Removing something from a tree has the same law as using the tree and is forbidden. We learned that one may not remove a shofar from a tree on Rosh Hashanah, even though an entire congregation will forfeit the mitzvah of hearing the shofar. Therefore if a ball got stuck in a tree on Shabbos it may not be removed from the tree.

            May one walk or sit on grass on Shabbos?

            Everybody sits or walks on grass on Shabbos and it is permitted. The question though is why is it permitted? Are we not afraid that one might uproot the grass while walking or sitting on it?

The gemora in Eiruvin 100b actually deals with this issue and concludes that one may walk on grass with [8] or without shoes; on wet [9] grass and dry; tall grass and short. The reason it is permitted is because the halacha is in accordance with R Shimon who holds that a melacha that is performed unintentionally and in passing on Shabbos is permitted ( ). The poskim add that this is on condition that it is not clear-cut that the melacha will be done ( ).

In simple language this means that since it is not clear-cut that sitting or walking on the grass one will uproot it, it is permitted.

The Mishna Berura adds that if after walking through grass one finds grass between ones toes, they are muktze and should not be removed with ones hands. 

Is it permitted to run on grass on Shabbos?

            Following the above, the Biur Halacha [10] says that one may not run in tall grass because it is a psik reisha (definite) that one will uproot the grass. He adds that one should even take care not to walk too quickly in tall grass in such a manner that it is very probable that one will uproot the grass.

Accordingly we can apply this halacha to other instances and when in given circumstances we know that ones action will surely uproot the grass, one would be prohibited to proceed.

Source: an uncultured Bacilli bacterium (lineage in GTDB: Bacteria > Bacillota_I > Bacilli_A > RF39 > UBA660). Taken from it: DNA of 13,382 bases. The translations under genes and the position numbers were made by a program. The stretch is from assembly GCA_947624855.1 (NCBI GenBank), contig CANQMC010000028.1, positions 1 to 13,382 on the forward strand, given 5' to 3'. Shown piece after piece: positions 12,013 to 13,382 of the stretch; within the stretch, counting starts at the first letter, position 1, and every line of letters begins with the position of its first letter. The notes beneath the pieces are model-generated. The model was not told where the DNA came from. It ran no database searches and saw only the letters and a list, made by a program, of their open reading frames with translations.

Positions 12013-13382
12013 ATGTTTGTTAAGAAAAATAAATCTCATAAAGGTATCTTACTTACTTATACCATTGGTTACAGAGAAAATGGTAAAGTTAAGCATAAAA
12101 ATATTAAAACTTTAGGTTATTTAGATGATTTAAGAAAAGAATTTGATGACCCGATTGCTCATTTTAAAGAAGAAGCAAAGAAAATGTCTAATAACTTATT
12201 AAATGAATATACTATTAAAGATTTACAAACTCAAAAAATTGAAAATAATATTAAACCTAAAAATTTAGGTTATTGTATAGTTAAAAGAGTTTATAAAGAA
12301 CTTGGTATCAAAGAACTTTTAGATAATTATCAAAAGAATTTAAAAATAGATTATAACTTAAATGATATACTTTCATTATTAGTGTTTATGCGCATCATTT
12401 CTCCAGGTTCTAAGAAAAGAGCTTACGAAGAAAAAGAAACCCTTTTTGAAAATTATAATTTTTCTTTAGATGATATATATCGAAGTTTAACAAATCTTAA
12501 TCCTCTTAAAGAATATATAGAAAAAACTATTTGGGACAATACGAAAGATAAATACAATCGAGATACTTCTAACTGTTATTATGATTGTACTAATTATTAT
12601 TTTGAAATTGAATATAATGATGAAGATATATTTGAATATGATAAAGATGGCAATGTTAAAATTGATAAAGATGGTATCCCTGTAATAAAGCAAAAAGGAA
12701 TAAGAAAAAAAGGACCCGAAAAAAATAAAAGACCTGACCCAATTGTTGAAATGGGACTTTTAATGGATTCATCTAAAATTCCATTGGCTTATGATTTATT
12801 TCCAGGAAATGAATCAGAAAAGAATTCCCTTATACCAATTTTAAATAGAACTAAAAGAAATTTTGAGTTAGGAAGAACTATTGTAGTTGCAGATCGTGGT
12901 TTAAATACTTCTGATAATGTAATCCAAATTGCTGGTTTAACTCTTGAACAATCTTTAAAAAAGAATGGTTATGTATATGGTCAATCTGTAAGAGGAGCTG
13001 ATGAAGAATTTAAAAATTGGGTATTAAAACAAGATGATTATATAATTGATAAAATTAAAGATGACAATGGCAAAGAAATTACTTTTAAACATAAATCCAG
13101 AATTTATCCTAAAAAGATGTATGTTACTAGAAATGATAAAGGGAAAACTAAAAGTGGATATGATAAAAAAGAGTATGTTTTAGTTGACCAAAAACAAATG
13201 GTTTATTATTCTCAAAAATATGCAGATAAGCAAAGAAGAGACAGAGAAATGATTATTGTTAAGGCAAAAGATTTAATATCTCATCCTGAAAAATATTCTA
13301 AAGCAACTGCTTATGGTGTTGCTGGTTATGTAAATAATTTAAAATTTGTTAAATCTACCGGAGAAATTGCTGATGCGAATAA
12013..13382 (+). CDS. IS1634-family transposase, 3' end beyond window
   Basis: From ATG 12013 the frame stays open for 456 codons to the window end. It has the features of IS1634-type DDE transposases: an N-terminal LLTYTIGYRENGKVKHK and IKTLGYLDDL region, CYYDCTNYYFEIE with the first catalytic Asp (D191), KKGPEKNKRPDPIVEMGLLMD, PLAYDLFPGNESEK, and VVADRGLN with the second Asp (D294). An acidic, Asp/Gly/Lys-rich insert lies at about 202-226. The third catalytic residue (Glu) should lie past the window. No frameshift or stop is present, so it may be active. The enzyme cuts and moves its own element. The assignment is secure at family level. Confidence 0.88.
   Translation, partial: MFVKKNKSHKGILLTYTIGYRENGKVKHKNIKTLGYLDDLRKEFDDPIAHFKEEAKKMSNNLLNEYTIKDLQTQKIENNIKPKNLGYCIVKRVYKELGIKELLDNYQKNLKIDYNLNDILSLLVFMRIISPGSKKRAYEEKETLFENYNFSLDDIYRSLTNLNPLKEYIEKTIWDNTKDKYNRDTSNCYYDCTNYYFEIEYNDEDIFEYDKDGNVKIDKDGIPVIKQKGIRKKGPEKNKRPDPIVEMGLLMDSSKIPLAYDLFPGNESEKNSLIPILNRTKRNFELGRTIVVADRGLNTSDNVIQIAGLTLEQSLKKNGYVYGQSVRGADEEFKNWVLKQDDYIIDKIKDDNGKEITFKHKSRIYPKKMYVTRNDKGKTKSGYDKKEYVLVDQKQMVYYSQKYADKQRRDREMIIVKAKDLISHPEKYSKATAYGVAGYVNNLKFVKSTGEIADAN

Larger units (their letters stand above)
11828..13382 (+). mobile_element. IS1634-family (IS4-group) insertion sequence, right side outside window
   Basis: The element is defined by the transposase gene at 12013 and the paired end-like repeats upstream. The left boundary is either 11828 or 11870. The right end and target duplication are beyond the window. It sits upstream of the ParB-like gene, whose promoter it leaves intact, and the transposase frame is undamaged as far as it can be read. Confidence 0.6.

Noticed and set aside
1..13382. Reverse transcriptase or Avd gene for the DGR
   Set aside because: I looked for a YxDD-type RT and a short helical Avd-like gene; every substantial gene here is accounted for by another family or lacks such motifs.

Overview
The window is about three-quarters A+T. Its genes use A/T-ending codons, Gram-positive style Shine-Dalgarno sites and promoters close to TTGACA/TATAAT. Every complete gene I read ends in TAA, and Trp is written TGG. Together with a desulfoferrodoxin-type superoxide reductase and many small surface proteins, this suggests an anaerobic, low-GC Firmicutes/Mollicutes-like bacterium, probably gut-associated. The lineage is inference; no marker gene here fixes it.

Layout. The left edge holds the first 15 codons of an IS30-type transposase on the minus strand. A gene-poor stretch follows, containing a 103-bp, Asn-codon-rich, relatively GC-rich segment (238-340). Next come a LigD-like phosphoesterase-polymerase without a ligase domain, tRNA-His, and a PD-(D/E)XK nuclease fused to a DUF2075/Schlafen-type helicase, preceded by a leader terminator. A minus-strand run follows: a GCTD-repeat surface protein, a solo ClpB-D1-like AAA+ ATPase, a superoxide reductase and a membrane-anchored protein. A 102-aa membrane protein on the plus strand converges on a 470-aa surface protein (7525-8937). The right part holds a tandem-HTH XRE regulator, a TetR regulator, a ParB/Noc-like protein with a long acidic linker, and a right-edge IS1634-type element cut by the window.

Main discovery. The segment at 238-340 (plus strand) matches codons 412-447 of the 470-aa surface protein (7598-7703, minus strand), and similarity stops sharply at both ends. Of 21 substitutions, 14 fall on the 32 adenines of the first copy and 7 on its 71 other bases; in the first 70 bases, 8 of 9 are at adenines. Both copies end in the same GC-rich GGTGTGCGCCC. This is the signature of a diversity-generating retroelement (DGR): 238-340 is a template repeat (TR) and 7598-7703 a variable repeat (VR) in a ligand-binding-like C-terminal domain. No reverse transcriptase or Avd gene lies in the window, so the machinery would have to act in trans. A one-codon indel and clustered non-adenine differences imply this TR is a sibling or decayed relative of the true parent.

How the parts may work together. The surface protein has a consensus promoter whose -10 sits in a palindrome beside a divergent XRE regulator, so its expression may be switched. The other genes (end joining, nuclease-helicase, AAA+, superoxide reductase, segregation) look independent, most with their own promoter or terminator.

[1] Simon 336:2.

[2] MB simon 336:18.

[3] Simon 336:2 and MB 21.

[4] Simon 336:13 in the Biur Halacha " .

[5] MB 336:63. See also SSK 26:12.

[6] Simon 336:13 and MB 59.

[7] MB 336:63 and SSK 26:17.

[8] There is more room to prohibit walking barefoot on grass because the grass gets caught between the toes. The gemora concludes though that it is permitted.

[9] Wet grass is soft and weak and easily uprooted or broken (Meiri). Rashi explains it differently.

[10] ' " " " .
 

 

Orchos Chaim LaRosh

Always serve Hashem with love.

Much emphasis is placed on serving Hashem by being extremely particular about the finer details, and rightly so. We see from the Chazon Ish how meticulous his Avodas Hashem was, by making sure that every detail is carried out to the fullest, because the finer points show love. Our raison dêtre is to serve Hashem, but if we do it with a sour face and heavy heart, it shows that we would have preferred to spend our time doing something else. The biggest gift in our lives is the ability to get close to Him and every mitzvah, dvar Torah, chessed and much more are means to do so. We must perform them with gratitude that we have the opportunity to do so, with love, because we want to and bsimcha.


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Note:  The purpose of this series is intended solely for the clarification of the topics discussed and not to render halachic decisions. It is intended to heighten everyone's awareness of important practical questions which do arise on this topic.  One must consult with a proper halachic authority in order to receive p'sak.